Jeff Locke <jeffl@...> wrote:Karl,I see and take your comments all well and good. But I don’t agree with the statement “Don’t let the perfect be the enemy of the good.” In the case of the FairTax you mention the historic need to influence lobbyists to embrace the new approaches you’ve endorsed over the years. And that experience has led you to endorse the quoted statement. A bit of history for your appraisal. The FairTax went the way of the paid lobbyist for some six years in Washington, DC. That was a complete failure due to the entrenched mindsets that embrace the manipulation/gaming of our current unfair and punitive tax code. The lobbyists strung Americans for Fair Taxation along promising change but sold them short due to political/Good ol’ Boy/ “I won’t hurt your bottom line if you won’t hurt mine?” utterances.The past several years has resulted in much more support for passing the FairTax by taking the message directly to the people. By patiently and strategically organizing citizen groups to go to their elected officials and demand passage of the FairTax, the reality of the passage of this legislative proposal as it is written has grown by leaps and bounds. The key to passing the FairTax involves educating the masses with the message and education necessary to defend and promote it. Yes indeed we are educating an army of citizen lobbyists. And as unpaid volunteers we are passionate on this single issue. The FairTax will be passed….but we must remain focused and united following a well-orchestrated organizational plan to make history. I will never compromise on the FairTax plan as it is currently written. And I will not commit any of my meager finances to any tax reform plan when a tax replacement approach embodied in the FairTax is the only conceptual solution worth fighting over. My saying is…”Maximize your time on your priorities, minimize your time on compromise.” The FairTax plan is win-win from the start and is bi-partisan. And Huckabee is the best hope we currently have to promote the FairTax from the Oval Office. Come on Karl. We need you on our team full-time. Take care and God bless my friend.Jeffrey LockeFrom: KARL PETERJOHN [mailto:kpeterjohn@...]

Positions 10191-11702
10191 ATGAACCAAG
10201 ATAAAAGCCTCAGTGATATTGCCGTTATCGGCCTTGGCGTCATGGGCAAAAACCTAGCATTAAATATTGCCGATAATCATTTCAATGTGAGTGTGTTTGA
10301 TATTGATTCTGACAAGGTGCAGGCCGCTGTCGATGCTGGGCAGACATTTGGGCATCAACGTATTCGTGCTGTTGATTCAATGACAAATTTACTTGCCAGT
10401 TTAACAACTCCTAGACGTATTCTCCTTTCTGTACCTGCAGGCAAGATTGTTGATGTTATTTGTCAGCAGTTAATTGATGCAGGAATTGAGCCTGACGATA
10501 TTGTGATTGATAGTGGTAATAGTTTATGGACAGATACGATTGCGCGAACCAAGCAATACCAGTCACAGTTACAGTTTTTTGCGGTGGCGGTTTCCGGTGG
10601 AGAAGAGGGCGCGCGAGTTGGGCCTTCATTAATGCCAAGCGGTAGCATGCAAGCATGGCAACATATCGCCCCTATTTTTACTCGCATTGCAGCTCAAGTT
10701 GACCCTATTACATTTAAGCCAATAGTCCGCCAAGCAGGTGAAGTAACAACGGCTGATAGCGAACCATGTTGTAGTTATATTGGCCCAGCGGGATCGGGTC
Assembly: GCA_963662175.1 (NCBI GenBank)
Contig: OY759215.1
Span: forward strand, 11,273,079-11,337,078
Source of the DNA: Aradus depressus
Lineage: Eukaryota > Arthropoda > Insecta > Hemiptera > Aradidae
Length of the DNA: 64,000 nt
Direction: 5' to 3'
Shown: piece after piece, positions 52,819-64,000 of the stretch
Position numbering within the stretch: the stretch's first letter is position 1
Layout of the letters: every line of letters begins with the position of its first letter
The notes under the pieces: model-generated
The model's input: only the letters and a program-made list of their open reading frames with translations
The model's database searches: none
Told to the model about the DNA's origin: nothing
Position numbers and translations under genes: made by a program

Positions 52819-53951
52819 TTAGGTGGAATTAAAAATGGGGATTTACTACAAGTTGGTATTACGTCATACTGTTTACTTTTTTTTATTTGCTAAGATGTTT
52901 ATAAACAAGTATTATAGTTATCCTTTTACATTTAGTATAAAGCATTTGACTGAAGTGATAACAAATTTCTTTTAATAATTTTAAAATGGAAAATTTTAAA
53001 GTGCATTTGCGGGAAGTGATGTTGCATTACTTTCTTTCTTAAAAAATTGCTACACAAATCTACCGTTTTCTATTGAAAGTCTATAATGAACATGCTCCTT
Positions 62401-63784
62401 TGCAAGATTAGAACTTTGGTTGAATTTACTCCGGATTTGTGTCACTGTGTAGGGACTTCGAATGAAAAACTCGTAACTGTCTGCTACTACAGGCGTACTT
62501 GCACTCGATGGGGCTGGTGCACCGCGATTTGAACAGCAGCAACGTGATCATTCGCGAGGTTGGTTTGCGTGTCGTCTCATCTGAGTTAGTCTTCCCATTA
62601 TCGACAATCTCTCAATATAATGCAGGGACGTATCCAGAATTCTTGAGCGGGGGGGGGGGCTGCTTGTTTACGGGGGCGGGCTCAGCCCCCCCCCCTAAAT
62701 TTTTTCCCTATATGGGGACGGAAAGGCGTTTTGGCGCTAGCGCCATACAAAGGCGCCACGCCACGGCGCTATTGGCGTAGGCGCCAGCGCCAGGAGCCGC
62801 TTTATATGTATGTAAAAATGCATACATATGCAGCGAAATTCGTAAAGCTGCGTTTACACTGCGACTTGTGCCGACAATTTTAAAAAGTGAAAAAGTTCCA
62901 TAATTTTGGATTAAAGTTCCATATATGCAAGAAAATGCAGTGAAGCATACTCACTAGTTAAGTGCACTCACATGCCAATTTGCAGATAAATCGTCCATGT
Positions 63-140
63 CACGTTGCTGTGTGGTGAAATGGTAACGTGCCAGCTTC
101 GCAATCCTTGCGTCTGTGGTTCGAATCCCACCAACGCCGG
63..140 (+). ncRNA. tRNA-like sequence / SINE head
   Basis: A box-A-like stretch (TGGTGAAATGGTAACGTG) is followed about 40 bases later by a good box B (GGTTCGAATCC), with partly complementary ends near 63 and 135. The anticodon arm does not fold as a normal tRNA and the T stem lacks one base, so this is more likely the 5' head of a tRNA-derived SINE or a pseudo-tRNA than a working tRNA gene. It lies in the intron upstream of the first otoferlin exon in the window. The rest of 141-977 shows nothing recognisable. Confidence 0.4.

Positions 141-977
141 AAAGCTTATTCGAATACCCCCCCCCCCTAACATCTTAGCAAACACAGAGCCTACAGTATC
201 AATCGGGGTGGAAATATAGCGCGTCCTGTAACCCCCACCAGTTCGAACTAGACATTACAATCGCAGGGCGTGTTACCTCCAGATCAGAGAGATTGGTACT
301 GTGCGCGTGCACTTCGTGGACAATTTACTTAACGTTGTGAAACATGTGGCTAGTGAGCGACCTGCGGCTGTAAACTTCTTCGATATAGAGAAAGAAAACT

Sent: Tuesday, December 04, 2007 11:48 AM
To: kcn-l@...; KCN conservativeposts
Cc: James Hodges; Doug Eck
Subject: Re: [kcn-l] Answering Karl: Classic Example of Fairtax Miss-Understanding.